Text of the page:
A thirst for adventure can provide an edge in the business world and in the great outdoors. The entrepreneur and the explorer both enjoy the thrill of discovery as they pursue their dreams and paths into unknown territory.
As the former owner of an outdoor equipment company launched in the early 1970s — Mad River Canoe Co. — I’m fortunate to have had a foot in both worlds.
Every year, American consumers spend more on outdoor recreation ($887 billion) than they do on gasoline and fuels ($304 billion), motor vehicles and parts ($465 billion), and pharmaceuticals ( $466 billion). Those of us in the outdoor industry recognize that we owe a large portion of our success to public lands — national parks, monuments, forests and wildlife refuges. All Americans benefit from those lands, reaping clean air to breathe, clean water to drink and wildlife habitat, as well as beautiful places to recreate.
Public lands also spur spending and jobs that help to sustain gateway communities near our parks and other natural attractions. For evidence of this, we need not look any further than Maine’s coastal communities surrounding Acadia National Park and those in the Katahdin region now realizing economic benefits from the Katahdin Woods and Waters National Monument.
My business benefited from access to public lands and waters, although there are substantially fewer of these resources in the northeastern U.S. than the West. As an avid canoeist, I know how important it is to have access to public assets such as rivers or national parks. So important in fact that in 1998, after selling the canoe company, my husband and I created a nonprofit organization, the Northern Forest Canoe Trail, a 740-mile water trail to ensure public access to water routes first used by Native Americans that stretches from the Adirondacks through New England to Maine. Through mostly private land, following navigable rivers, this trail passes through three national wildlife refuges.
For many Americans, wildlife refuges are among the nearest wild places to visit for hiking, hunting or paddling. Our state has 11 national wildlife refuges, from the Aroostook refuge in The County, to Moosehorn Down East, to the Rachel Carson National Wildlife Refuge in southern Maine.
As a business person, I feel an obligation to speak up to defend these wild public places, which are owned by all Americans. Because wildlife refuges and other public lands have been targeted by anti-conservationists in Congress and by the Trump administration, it’s urgent to stand up and be counted.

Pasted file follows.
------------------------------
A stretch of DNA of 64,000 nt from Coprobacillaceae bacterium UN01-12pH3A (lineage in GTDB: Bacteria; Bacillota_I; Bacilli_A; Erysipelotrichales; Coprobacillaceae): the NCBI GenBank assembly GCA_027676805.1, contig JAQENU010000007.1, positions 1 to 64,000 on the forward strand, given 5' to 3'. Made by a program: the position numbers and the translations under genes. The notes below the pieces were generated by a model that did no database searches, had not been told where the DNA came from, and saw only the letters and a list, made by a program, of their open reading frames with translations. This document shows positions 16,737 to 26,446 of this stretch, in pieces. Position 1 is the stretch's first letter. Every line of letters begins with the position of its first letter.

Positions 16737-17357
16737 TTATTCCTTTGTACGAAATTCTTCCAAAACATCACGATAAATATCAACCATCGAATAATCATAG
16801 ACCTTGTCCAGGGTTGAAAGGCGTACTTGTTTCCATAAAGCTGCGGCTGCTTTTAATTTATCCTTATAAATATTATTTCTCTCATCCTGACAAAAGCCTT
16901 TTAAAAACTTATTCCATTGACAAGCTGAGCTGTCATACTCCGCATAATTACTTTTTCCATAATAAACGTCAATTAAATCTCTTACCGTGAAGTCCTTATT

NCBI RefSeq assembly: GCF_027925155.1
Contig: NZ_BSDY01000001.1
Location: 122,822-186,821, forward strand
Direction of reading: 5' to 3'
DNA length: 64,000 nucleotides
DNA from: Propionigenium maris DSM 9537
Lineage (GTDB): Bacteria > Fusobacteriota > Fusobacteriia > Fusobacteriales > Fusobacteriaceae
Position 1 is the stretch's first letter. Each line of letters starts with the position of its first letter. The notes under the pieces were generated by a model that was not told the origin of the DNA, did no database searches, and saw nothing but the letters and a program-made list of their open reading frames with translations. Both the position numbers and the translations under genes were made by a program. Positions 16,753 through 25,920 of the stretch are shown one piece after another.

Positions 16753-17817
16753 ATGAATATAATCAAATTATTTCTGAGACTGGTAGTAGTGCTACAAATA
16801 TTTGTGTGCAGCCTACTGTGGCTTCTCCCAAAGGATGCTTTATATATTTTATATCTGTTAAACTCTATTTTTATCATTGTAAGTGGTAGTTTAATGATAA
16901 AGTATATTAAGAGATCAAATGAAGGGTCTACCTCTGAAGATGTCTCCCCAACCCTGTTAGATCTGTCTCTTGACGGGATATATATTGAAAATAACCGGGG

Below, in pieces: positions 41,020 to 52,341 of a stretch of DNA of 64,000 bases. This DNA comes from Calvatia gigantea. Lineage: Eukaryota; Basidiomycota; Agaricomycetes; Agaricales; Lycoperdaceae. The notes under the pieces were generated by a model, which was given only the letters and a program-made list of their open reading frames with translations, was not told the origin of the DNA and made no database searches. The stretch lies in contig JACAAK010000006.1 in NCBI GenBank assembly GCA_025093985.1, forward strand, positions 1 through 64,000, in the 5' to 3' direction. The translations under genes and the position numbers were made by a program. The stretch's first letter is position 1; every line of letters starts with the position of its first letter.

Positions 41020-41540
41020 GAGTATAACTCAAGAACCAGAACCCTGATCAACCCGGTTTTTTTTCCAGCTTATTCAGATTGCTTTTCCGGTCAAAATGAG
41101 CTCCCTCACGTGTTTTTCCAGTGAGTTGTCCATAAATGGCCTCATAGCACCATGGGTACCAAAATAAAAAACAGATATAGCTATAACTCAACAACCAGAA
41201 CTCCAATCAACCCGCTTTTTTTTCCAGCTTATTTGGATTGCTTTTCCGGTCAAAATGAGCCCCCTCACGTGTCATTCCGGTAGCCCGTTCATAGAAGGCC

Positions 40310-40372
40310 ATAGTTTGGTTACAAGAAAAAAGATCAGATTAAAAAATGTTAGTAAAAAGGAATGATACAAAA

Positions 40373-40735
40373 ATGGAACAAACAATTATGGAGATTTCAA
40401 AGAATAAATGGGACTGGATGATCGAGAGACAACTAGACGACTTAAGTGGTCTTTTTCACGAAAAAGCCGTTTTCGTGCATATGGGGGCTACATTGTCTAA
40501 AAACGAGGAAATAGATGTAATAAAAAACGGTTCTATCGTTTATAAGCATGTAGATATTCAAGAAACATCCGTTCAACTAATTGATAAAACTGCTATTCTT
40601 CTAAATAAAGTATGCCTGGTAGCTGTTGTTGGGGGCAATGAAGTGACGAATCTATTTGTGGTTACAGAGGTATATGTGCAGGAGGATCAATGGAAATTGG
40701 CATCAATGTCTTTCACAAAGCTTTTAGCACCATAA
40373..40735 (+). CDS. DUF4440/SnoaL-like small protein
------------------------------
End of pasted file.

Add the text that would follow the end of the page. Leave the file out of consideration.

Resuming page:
In fact, the Trump administration hopes to begin oil drilling in perhaps the wildest, most pristine and treasured refuge in the United States — the Arctic National Wildlife Refuge in the northeastern corner of Alaska.
This is stunning. The coastal plain in the Arctic refuge is a wonderland for migratory birds, caribou and polar bears every summer during the nearly endless days of sunlight. Birds from all 50 states migrate to this region each year. In one of the largest mammal migrations on earth, the massive porcupine caribou herd crosses the Brooks Range to reach this coastal plain every summer for calving. And polar bears depend on it for denning and giving birth to cubs.
This is perhaps the very last place on earth that should be paved, pumped and polluted by oil drilling.
Beyond the beauty and the essential role of the Arctic refuge for so many wild creatures, drilling in this refuge makes no sense economically. Abundant oil is available in other parts of Alaska, and as a nation, we face both a surplus of fossil fuels and a burgeoning capacity to generate energy from renewable sources.
I’m fortunate to have hiked and paddled in the Arctic refuge in my travels. I’ve seen the caribou, musk oxen, polar bears and the vast wild expanse that is breathtaking and hard to describe with words alone.
As Americans, we are blessed to have had visionaries in previous generations who had the foresight to set aside as public land, forests, coastlines, rivers and grasslands for wildlife and humans to enjoy.
That’s why I will ask our U.S. Sens. Susan Collins and Angus King to make sure no drilling ever takes place in the Arctic National Wildlife Refuge, our wildest example of America’s natural heritage. If we can’t protect the best, how can we protect the rest of our parks and public lands?
Kay Henry is co-founder and former CEO of Mad River Canoe Co., co-founder of the Northern Forest Canoe Trail, and a former national board member of the Outdoor Industry Association. She lives with her husband in Harpswell.